Looking around we also saw a Korean miyongsil (hairdresser) and PC bang (internet café). In fact, the whole street was dotted with Korean restaurants, though they weren’t labeled as such. We had stumbled into an unofficial kind of Korea Town en route to our next destination! We had been through China Town earlier in the day and had seen a few Korean restaurants (and a Gangnam Style hair shop!), but this was something different all together, though perhaps not marked on any map. We laughed at ourselves and our accidental discovery and from then we started to notice more and more cultural tidbits – Korean banknotes in the museum, Korean posters on the streets, and gifts from Korean fans on display at Steve Irwin’s Australia Zoo. It didn’t take long for me to realize that I could easily write a blog on Korean culture in Brisbane.
A quick web search revealed that over 150,000 Australians identify themselves as being of Korean descent and 29,614 Koreans traveled Australia on working holiday visas in 2012. Figures also show that South Korean tourists to Australia are spending more and travelling further afield than before, moving away from Sydney to cities like Brisbane, Melbourne, and Perth. South Korean-born business people and celebrities are also gaining attention. Stars like singer Dami Im (임다미), winner of the fifth installment of X-Factor Australia, and fashion designer Hwa Sook Lee Bora and her couture line BORA are bringing attention to Brisbane and beyond.
Dami Im hails from Daisy Hill, a suburb of Logan city located near Brisbane, and has become the best known winner of the X-Factor Australia series since securing her win in 2013. The BORA fashion line is also Brisbane-based and is best known for the elaborate beaded gown worn by Jennifer Hawkins when she won the Miss Universe crown for Australia in 2004. These days, it’s easier and easier to find Korean designers and shops, many of them found along Brisbane’s bustling Elizabeth Street alongside other trendy boutiques. With statistics and stars like these, is it any wonder then that I’d stumble across a Korean mart or bump into giggling Lotte Giants baseball fans in Brisbane?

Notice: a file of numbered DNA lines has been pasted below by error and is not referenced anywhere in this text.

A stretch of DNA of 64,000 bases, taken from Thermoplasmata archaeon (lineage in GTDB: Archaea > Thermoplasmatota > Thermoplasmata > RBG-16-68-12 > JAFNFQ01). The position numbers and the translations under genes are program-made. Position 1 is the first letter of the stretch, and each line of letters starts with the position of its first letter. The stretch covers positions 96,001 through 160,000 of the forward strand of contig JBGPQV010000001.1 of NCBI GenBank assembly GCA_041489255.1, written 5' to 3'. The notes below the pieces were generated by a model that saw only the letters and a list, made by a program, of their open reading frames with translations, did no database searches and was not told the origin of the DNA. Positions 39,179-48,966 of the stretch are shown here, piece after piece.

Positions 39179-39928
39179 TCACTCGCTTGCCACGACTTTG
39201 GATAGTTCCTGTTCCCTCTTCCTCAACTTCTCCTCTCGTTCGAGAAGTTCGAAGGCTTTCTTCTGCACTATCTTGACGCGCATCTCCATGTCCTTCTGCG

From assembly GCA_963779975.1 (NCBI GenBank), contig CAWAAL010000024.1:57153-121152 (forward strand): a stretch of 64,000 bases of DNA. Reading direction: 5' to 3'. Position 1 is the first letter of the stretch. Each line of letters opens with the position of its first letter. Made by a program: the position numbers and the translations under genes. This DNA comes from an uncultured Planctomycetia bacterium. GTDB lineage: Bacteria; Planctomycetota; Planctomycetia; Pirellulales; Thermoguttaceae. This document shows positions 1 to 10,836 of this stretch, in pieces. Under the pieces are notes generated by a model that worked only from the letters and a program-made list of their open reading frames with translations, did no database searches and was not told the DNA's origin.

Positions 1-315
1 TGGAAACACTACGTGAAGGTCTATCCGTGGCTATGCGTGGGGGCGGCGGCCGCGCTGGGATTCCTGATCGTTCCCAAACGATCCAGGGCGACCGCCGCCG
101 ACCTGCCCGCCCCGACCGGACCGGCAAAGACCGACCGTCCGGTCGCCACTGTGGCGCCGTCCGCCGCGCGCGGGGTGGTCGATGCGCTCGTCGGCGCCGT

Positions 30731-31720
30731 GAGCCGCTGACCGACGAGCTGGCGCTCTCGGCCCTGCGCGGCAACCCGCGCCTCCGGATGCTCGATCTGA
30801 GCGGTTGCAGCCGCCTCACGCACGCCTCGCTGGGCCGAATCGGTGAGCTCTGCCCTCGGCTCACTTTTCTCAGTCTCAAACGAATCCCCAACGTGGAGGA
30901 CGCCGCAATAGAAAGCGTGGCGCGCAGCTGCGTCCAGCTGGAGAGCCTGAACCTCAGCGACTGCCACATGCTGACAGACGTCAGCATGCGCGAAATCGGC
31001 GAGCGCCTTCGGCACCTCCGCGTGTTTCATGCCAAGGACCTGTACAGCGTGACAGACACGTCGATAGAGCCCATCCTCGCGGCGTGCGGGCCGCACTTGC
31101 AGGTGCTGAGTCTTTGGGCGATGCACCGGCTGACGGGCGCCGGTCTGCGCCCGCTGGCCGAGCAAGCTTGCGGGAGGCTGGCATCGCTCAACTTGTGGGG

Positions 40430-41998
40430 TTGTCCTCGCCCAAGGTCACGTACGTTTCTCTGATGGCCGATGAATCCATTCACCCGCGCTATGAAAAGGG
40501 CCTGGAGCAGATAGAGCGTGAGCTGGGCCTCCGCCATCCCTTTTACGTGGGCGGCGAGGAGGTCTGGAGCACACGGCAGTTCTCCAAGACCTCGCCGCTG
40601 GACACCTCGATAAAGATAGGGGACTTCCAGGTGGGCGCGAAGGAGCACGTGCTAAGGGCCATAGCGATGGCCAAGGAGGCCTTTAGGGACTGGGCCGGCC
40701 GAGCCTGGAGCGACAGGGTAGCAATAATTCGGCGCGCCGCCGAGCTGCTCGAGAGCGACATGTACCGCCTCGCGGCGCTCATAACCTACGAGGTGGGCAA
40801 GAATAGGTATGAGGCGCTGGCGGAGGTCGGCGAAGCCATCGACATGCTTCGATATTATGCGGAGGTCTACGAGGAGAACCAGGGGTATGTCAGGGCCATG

So while I set out to see the sights of Brisbane, I came home with fond reminders of Korea and all of my travels before and since. With such a global community it’s becoming harder and harder to travel in a bubble and that’s not necessarily a bad thing. I moved to Australia from Korea, so it’s only natural that all my memories and experiences are mixed in together like some kind of big multicultural bibimbap. Terrible food jokes aside, I went out to see new things and came home with stories to tell and memories to cherish even if they were a little jumbled up. In the end, isn’t that what travel is all about?
Written by Jessica Steele for The Korea Blog. Content may not be reproduced without permission.